The Land Hunger Behind the Destruction of Ireland’s ‘Big Houses’


A ‘land hunger’ among Ireland’s landless, poverty-stricken populace played a crucial role in the destruction of many of the country’s ‘big houses’, owned by the former Irish aristocracy, during both the War of Independence and the Civil War, a new book argues .

Aynooth University historian Professor Terence Dooley has estimated that between 1920 and 1923 76 mansions were burned, while twice that many were destroyed during the Civil War.

His new book Burning of the big house sheds light on the complex motivations behind the burns. It was not only military or political intentions that led to their destruction – local problems also played a role.

Many have lamented the loss of the magnificent buildings to Ireland’s architectural heritage, while several of the burnings remain the subject of controversy to this day.

It is widely agreed that there were various motives behind the destruction of the “Big Houses”.

Motives such as the use of the buildings by Crown forces, the loyalty of their owners, or counter-reprisals for Black and Tan and Auxiliary actions, or a combination of all of these have been cited most frequently.

In his detailed examination of the subject, however, Dooley delves deeper into a more sinister and controversial subject, namely: local land movements.

His analysis looks closely at the final years of a variety of great houses and Anglo-Irish families, charting the upheaval of their world through the trauma of World War I, the political and social revolution of the early 1920s and the eventual loss of their homes and property .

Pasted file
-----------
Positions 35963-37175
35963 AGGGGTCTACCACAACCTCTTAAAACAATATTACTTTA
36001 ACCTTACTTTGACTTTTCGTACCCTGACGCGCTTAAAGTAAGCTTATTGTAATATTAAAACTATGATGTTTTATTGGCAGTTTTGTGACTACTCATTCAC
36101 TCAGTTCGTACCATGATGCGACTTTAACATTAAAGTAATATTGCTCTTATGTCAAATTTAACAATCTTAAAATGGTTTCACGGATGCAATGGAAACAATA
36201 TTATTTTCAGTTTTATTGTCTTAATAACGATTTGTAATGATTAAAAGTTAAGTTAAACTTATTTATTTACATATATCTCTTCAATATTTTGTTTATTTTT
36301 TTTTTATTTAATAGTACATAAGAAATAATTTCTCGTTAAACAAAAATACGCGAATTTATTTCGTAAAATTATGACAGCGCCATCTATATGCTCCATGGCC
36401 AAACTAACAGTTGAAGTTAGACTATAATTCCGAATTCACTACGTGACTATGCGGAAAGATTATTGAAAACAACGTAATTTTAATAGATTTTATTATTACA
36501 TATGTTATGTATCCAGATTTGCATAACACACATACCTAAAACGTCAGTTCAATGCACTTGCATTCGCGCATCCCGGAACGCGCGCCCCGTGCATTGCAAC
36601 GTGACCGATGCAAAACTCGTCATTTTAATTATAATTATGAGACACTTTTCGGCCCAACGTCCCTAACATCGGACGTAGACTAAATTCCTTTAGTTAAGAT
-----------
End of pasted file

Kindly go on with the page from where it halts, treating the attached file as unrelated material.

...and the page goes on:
The book also examines the bitterness, resentment and frustration that was widespread in poverty-stricken rural Ireland during this period, and highlights how ‘land redistribution’ was revived as a ‘political catchphrase’ for revolutionaries and, for a time, played a role played role in transforming Sinn Féin into a mass movement of the people.

“Land redistribution simultaneously promised farm viability, access to land for the landless and farm laborers, revenge against colonial usurpers or ranchers, and hope for a better way of life without having to leave Ireland,” says Dooley.

The burning of the great houses, apparently driven by the national struggle, may have also served local interests.

As Easter week begins, Dooley’s book will again raise the question of how we mark the more difficult and contentious elements of the revolutionary period.

Burning the Big House: The Story of the Irish Country House in a Time of War and Revolution, 1914-23, by Terence Dooley. Yale University Press, €32 The Land Hunger Behind the Destruction of Ireland’s ‘Big Houses’

Fry Electronics Team

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